Department of Psychology, Sociology and Politics
Social Sciences and Humanities
- BSc Psychology
- MSc Psychology
- Qualitative Research Methods;
- Critical Psychology;
- Social Psychology.
I undertake research as a member of the Department of Psychology, Sociology & Politics. I am also affiliated to the following research institutes:
Cultural Communication and Computing Research Institute;
Sheffield Institute for Policy Studies.
Kilby, L. (2017). Social representations of peace in terrorism talk: a UK talk-radio analysis. Peace and Conflict, 23 (2), 106-116.
Kilby, L. (2015). Symbols of Terror : '9/11' as the Word of the Thing and the Thing of the word. Journal For The Theory Of Social Behaviour, 46 (2), 229-249. http://doi.org/10.1111/jtsb.12097
Kilby, L., & Horowitz, A.D. (2013). Opening up terrorism talk: The sequential and categorical production of discursive power within the call openings of a talk radio broadcast. Discourse and Society, 24 (6), 725-742. http://doi.org/10.1177/0957926513503270
Kilby, L., Horowitz, A.D., & Hylton, P.L. (2012). Diversity as victim to ‘realistic liberalism’: analysis of an elite discourse of immigration, ethnicity and society. Critical Discourse Studies, 10 (1), 47-60. http://doi.org/10.1080/17405904.2012.736398
Horowitz, A., & Kilby, L. (2011). Sounding the death knell for pluralism: Cameron’s “muscular liberalism” and media constructions of the terrorist ‘other’. Arches Quarterly, 4 (8), 110-119. http://www.thecordobafoundation.com/attach/ARCHES_Vol4_Edition%208.PDF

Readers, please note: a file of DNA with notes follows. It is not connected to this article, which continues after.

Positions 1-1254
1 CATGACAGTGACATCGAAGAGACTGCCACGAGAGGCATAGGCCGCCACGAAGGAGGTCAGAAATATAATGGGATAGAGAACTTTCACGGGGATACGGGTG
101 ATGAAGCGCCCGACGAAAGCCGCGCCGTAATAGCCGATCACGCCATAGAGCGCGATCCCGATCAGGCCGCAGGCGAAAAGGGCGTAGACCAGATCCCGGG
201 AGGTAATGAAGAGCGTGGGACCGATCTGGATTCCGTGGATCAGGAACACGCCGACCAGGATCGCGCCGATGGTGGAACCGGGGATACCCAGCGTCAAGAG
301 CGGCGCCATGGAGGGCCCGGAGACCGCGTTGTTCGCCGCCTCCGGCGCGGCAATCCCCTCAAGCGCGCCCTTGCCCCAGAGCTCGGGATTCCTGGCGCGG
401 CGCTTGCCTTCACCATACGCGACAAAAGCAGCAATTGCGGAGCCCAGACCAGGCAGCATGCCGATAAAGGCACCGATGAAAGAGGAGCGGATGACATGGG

Kilby, L., & Lennon, H. (2018). Charlie Hebdo and the prophet Muhammad: a multimodal critical discourse analysis of peace and violence in a satirical cartoon. In Gibson, S. (Ed.) Discourse, Peace & Conflict. Discursive psychology perspectives. (pp. 303-321). Springer: http://doi.org/10.1007/978-3-319-99094-1
Theses / Dissertations
Lennon, H. (2018). A UK Discourse Analysis of Belonging in Romanian Identity and Immigratory Accounts. (Doctoral thesis). Supervised by Kilby, L. http://doi.org/10.7190/shu-thesis-00126
I am Director of Studies for two doctoral researchers. Henry Lennon is examining Romanian identity construction amongst UK receiving society discourse and Romanian migrant voices. Suzanne Hodgson is studying gendered identity construction in relation to new fathers. I am second supervisor to Emma Owen who is exploring Indigenous Community Health and Wellbeing amongst the Mapuche in Chile. I am also second supervisor to Douglas Wells who is examining Open Source Intelligence Data in relation to countering domestic extremism in the UK.